July 21, 2014


Suffering and the Search for Meaning: Contemporary Responses to the Problem of Pain, Richard Rice, InterVarsity Press, Downers Grove, Illinois, 2014, 170 pages, US$18.

If you’ve already solved the mysteries of the universe, and if your concept of God can be wrapped neatly inside a box with a bow on top, this book is not for you.

If, on the other hand, you’re confounded by the senseless tragedies so common in the world, and simple, trite answers leave you feeling empty if not outraged,
Suffering and the Search for Meaning will not only give you something serious to consider, but also remind you that you’re not alone.

Richard Rice, a professor in the School of Religion at Loma Linda University, has written a book that isn’t ashamed to admit that the problem of pain and suffering is one of the greatest reasons people cite for giving up on God. Writes the author in the preface: “This book is driven by one central question: How can ideas about suffering help those who face the experience of suffering?”

The question of suffering is, in fact, a question about God, and how He relates to His creatures. To help answer this and other questions about God, Rice introduces readers to the word “theodicy,” which is an attempt to justify or defend God in the presence of evil. And while
Suffering and the Search for Meaning was published under the imprint “IVP Academic,” one needn’t be trained in theology to understand and appreciate Rice’s contribution to this subject. “Theodicy is too important to be left to professionals,” he writes. And for the most part his style is easy to read, absent a lot of technical, theological jargon.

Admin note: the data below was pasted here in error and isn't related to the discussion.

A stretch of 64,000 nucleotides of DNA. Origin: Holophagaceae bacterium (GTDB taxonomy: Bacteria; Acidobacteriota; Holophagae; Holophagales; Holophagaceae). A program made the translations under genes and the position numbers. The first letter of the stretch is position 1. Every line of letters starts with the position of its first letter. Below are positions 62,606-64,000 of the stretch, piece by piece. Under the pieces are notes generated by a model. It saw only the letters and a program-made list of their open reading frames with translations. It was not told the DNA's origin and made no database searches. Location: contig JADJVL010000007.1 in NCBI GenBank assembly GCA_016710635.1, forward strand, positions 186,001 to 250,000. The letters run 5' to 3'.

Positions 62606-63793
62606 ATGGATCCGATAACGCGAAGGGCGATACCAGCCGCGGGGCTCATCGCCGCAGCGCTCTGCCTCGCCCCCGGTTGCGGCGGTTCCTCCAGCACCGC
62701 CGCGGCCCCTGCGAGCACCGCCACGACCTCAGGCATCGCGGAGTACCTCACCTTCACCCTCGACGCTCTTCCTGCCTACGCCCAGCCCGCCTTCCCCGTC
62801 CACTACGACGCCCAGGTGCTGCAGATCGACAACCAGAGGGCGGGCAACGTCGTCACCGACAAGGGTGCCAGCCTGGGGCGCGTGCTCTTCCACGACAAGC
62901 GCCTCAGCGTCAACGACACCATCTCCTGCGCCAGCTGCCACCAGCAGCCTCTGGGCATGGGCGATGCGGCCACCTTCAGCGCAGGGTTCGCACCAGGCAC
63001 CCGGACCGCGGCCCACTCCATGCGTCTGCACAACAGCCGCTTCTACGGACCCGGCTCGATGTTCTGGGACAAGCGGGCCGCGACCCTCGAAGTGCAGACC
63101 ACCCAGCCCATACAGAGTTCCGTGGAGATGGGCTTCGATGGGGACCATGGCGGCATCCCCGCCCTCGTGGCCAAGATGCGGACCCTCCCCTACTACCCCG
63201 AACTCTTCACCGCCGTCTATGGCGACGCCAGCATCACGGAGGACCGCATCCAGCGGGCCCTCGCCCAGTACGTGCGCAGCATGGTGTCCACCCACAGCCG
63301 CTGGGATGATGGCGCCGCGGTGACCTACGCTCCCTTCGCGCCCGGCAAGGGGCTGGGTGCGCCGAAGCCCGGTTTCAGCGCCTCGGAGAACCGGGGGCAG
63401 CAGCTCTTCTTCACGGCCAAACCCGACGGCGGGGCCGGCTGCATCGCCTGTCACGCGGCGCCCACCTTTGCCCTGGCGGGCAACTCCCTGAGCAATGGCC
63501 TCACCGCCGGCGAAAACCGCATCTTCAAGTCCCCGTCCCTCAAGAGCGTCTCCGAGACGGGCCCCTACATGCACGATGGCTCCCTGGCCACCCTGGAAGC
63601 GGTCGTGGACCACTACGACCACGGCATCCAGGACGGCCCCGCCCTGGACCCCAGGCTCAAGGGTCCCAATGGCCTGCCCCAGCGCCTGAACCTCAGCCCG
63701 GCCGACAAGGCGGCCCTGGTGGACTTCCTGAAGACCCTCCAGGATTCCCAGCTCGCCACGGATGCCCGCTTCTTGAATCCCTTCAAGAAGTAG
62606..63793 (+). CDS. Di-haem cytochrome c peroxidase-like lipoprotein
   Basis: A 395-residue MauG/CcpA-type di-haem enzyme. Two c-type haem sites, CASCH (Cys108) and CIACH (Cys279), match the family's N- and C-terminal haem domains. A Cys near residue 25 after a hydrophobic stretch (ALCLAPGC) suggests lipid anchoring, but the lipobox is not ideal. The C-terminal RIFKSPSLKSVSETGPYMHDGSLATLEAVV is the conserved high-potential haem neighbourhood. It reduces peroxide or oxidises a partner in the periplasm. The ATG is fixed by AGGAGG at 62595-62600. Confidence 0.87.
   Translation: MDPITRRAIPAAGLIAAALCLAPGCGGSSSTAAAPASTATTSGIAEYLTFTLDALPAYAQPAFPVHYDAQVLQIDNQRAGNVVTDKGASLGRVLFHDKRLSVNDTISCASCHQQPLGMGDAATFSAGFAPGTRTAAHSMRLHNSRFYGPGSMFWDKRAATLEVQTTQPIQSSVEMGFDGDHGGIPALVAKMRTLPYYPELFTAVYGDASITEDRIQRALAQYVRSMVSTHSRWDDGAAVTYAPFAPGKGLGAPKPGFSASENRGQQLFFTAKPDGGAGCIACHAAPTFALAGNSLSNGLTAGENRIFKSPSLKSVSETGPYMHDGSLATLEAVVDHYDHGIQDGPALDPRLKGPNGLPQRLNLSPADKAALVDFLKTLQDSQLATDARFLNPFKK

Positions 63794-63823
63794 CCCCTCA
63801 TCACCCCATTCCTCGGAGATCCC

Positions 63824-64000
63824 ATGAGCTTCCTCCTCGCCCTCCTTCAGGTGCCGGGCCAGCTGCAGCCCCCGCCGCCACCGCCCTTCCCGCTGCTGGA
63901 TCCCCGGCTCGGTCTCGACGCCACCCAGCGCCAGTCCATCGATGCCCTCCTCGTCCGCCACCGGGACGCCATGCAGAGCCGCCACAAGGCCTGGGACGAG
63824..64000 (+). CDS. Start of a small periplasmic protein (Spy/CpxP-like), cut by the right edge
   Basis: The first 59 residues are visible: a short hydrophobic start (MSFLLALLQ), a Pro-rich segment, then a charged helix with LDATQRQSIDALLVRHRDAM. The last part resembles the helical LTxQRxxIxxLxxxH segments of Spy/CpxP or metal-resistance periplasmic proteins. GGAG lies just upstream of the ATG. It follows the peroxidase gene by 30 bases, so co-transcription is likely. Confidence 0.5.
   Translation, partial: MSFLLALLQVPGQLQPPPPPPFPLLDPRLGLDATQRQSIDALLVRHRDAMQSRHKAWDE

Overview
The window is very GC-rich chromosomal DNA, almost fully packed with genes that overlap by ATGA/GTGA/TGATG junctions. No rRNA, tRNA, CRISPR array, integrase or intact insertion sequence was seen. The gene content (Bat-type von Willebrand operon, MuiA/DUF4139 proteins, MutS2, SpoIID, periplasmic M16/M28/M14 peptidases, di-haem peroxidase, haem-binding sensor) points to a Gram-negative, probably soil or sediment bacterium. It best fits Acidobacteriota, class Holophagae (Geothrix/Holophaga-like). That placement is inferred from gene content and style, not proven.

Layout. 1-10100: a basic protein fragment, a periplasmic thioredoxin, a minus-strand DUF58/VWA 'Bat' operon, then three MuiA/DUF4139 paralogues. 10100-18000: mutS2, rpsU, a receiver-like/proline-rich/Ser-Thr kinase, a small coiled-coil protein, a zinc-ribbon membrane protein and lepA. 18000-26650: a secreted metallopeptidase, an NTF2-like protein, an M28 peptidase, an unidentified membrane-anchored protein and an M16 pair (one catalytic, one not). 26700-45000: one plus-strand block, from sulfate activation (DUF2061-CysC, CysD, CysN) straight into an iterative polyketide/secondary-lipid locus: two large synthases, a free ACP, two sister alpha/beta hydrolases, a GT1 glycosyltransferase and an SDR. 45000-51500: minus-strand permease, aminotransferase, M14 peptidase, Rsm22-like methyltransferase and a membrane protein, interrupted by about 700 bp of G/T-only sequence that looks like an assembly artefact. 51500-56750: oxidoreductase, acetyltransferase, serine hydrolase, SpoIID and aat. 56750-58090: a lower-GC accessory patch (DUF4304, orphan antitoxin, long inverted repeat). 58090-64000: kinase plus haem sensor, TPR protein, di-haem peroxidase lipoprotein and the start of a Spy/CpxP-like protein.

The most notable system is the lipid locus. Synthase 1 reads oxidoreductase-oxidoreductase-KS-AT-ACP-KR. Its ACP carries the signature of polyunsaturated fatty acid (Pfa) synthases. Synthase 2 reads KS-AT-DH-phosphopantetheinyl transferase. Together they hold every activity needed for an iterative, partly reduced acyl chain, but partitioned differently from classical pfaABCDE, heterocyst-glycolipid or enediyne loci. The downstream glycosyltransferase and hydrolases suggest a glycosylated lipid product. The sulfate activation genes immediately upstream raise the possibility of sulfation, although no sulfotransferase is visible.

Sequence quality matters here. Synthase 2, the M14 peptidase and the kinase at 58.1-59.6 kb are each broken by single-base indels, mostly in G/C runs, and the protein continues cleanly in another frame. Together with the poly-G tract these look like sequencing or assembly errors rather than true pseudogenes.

Rice devotes most of the book to discussing variations of the seven most significant theodicies developed by Christian thinkers over the centuries: perfect plan, free will, soul making, cosmic conflict, openness of God, finite God, protest. In addition to describing their main points, he helps dissect their strengths as well as their weaknesses (and they all have both).

But the greatest strength of
Suffering and the Search for Meaning is the last chapter, in which the author guides readers in assembling their own personal theodicies. In the process he gives readers permission to develop statements that are different and unique. That’s because suffering, by nature, explodes stereotypes and often forces us to reevaluate the foundations on which we have based our spiritual experiences.

In sharing his own convictions Rice is unapologetically Christian. Christ, the cross, and Christ’s resurrection feature prominently in his search for answers. But beyond that, he observes that merely finding answers is inadequate when it comes to being fully engaged in this process as Christians. Our answers are satisfactory only to the extent that we use them to minister to those who labor under the crushing weight of their own personal tragedies. You know, those times when clever or trite answers are best left unsaid.